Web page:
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Thread: Scientist receives $1.8M defense grant from Kessler Foundation for spinal cord injury

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  1. #1
    Senior Member Moe's Avatar
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    Scientist receives $1.8M defense grant from Kessler Foundation for spinal cord injury

    Published on April 18, 2014 at 2:19 AM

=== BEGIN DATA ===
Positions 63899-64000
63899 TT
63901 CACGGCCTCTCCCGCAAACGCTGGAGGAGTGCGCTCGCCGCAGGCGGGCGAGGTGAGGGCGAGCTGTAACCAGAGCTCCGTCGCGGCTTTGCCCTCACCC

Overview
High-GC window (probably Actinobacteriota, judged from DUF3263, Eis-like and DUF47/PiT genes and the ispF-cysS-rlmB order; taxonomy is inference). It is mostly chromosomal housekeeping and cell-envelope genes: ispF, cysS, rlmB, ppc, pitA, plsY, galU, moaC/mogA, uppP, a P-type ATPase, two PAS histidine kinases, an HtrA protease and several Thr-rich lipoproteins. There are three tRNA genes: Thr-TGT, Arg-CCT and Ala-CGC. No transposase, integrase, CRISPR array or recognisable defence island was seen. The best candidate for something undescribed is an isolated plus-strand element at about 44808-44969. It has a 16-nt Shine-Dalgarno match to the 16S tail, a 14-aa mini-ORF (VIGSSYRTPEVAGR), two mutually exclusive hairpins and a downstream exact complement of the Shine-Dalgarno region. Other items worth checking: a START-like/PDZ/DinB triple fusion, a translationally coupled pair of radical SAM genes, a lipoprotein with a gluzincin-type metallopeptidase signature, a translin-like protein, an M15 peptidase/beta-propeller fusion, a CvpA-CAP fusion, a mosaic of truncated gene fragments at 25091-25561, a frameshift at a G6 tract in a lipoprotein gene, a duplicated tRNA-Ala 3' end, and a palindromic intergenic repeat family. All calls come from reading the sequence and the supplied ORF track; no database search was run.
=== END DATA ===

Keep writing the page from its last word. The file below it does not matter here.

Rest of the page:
Kessler Foundation has been named awardee of a three-year grant for $1.8 million from the Department of Defense Spinal Cord Injury Research Program. Gail Forrest, PT, PhD, is principal investigator for the randomized, double-blinded, controlled, multi-site clinical trial, which will test strategies to improve bone and muscle strength after spinal cord injury. Dr. Forrest is assistant director of Human Performance & Engineering Research at Kessler Foundation. Two additional sites will participate - the University of Louisville-Frazier Rehab and the James J. Peters VA Medical Center, Bronx, New York. The study is slated to begin in the fall of 2014.